Outer Temple

The Outer Temple, Fleet Street

The Outer Temple is a building next to the Temple in London, just outside the City of London. In the 14th century, the property seized from the Knights Templar was divided, and that part of the Temple property then just outside London was given the name, Outer Temple. It has been suggested that the name Outer Temple once also referred to an Inn of Chancery; its historical existence was first posited by A. W. B. Simpson and confirmed by John Baker in 2008. Little is known of it, other than that it lacked a hall; Baker suggests that this is the reason that it did not survive long enough to appear in many records. Other writers have insisted that it was never an inn: Sir George Buck wrote in 1612 "the Utter Temple neither is nor was ever any college or society of students."[1]


It is believed that the Inns of Chancery evolved in tandem with the Inns of Court. During the 12th and 13th century the law was taught in the City of London, primarily by the clergy. A papal bull in 1218 prohibited the clergy from practising in the secular, common law courts. As a result, law began to be practised and taught by laymen instead of by clerics. To protect their schools from competition, first Henry II and later Henry III issued proclamations prohibiting the teaching of the civil law within the City of London.[2] The lawyers settled immediately outside the City of London as close as possible to Westminster Hall, where Magna Carta provided for a permanent court. This was the small village of Holborn, where they inhabited "hostels" or "inns", which later took their name from the landlord of the Inn in question.[3]

Map of London about the 1300s. "Outer Temple" precinct shown at center left.

After the Temple was confiscated from the Knights Templar in 1312, King Edward II divided it between the Inner Temple and Outer Temple, being the parts of the Temple within and without the boundaries of the City of London. (The Inner Temple was in turn divided in two in 1337, the eastern part continuing to be called Inner Temple and the western part becoming known as Middle Temple. They were each leased to lawyers in 1346.)[4]


While John Fortescue wrote of ten Inns of Chancery, each one attached to an Inn of Court "like Maids of Honour to a Princess",[5] only nine were well known.[6] The identification of the tenth as Outer Temple was first suggested by A. W. B. Simpson, who discovered a reference to a barrister named William Halle in the year books of the Serjeants-at-Law who was said to have come from the Outer Temple. At the time, Simpson debated whether it was a reference to a historical institution or simply a geographical address. In 2008 John Baker argued that it was most likely an institution with a discovery in the plea rolls of the Court of King's Bench of a barrister who claimed to be a "fellow of the [Outer] Temple".[7] In 2013 John Baker discovered another member of the Outer Temple, Richard Palmer, who was sued in the Court of Common Pleas in 1523 and described as of the Exterior or Outer Temple, London.[8]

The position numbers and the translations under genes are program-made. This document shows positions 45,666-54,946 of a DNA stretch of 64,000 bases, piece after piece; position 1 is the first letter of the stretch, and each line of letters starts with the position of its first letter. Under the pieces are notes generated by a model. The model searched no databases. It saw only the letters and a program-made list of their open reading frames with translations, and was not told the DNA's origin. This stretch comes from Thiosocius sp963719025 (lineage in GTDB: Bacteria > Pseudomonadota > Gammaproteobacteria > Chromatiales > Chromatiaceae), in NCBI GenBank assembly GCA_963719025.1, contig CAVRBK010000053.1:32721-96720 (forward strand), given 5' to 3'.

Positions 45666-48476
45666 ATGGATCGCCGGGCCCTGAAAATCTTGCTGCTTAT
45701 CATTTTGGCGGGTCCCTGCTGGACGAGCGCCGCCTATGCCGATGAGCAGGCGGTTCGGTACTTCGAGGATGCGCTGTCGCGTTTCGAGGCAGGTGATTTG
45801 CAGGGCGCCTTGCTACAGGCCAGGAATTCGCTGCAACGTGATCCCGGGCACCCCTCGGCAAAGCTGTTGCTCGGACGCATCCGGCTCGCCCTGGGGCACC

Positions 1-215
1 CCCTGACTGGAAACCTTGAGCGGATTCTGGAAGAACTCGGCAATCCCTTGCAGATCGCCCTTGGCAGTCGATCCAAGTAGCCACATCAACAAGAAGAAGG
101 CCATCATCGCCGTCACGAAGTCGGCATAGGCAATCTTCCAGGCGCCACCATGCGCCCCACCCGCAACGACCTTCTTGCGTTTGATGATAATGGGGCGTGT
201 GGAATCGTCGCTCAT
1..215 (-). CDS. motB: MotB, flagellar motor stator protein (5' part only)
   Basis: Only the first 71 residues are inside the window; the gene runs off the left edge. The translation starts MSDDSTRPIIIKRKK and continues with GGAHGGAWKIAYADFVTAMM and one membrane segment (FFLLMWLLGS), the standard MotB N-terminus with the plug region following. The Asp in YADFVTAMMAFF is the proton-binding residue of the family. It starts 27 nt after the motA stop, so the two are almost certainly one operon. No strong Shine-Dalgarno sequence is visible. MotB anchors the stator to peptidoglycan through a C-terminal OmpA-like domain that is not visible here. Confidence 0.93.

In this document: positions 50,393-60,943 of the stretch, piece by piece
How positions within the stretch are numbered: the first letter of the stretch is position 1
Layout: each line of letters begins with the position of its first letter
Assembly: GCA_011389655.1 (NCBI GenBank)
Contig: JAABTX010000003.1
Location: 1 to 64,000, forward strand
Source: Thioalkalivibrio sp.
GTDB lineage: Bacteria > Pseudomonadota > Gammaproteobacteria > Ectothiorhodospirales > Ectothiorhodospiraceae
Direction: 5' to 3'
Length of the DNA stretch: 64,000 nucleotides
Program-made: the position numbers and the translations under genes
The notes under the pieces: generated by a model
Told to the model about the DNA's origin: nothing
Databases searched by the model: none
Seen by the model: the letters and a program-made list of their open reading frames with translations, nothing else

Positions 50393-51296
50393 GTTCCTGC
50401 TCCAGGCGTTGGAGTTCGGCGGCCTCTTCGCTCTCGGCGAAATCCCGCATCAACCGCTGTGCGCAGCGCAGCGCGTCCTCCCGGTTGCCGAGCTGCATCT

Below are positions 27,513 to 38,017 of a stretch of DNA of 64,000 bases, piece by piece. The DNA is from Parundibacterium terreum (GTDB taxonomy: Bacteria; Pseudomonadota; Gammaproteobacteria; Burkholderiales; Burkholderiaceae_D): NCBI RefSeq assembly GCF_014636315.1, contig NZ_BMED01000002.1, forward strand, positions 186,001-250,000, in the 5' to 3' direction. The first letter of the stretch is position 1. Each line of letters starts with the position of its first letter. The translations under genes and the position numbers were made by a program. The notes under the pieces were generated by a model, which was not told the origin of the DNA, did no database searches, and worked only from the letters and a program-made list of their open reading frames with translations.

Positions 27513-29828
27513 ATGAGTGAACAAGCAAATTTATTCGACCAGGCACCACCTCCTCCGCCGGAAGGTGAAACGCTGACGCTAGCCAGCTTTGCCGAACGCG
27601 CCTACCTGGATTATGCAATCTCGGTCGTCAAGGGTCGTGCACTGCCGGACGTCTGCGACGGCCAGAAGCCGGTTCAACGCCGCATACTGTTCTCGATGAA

However, this theory overlooks the existence of St George's Inn, a tenth inn of chancery which existed until the late 15th century, when it was abandoned.[9] There is no evidence that Outer Temple was ever anything more than a barristers' chambers.[10]

Present-day chambersEdit

The Outer Temple building at 222 Strand - a passage through to Middle Temple leads from the left entrance

There is a 19th-century building called "The Outer Temple", situated between Strand and Essex Court/Brick Court (of the Middle Temple),[11] just outside the Middle Temple boundary in the City of Westminster, and directly opposite the Royal Courts of Justice. It is occupied by barristers (as well as a branch of a retail bank) but is not directly related to the historic Outer Temple.

In fictionEdit

Horace Rumpole, the fictional barrister creation of John Mortimer, QC, claims to have eaten his dinners at the Outer Temple; Mortimer trained at the Inner Temple.


  • Baker, John (2008). "The Inn of the Outer Temple". Law Quarterly Review. Sweet & Maxwell (124). ISSN 0023-933X.
  • Baker, John (2013). Collected Papers on English Legal History. Cambridge University Press. ISBN 9781107020436.
  • Bellot, Hugh (1902). The Inner and Middle Temple. London: Methuen & Co.
  • Loftie, W J (1895). The Inns of Court and Chancery. New York: Macmillan & Co. OCLC 592845.
  • Watt, Francis; Dunbar Plunket Barton; Charles Benham (1928). The Story of the Inns of Court. Boston: Houghton Mifflin. OCLC 77565485.


  1. ^ Cited in Bellot (1902), p. 22
  2. ^ Bellot, Hugh H.L. (1902). The Inner and Middle Temple: Legal, Literary and Historical Associations. London: Methuen & Co.CS1 maint: ref=harv (link), p. 32
  3. ^ Watt (1928) p. 5
  4. ^ Bellot (1902), pp. 19-22
  5. ^ Watt (1928) p. 9
  6. ^ Loftie (1895) p.252
  7. ^ Baker (2008) p.386
  8. ^ Baker (2013), Postscript to “The Inn of the Outer Temple”, in Collected Papers
  9. ^ Bellot (1902), pp. 24-25; 238
  10. ^ Bellot (1902), p. 22
  11. ^ Outer Temple - location

Coordinates: 51°30′48″N 0°06′45″W / 51.5133°N 0.1126°W / 51.5133; -0.1126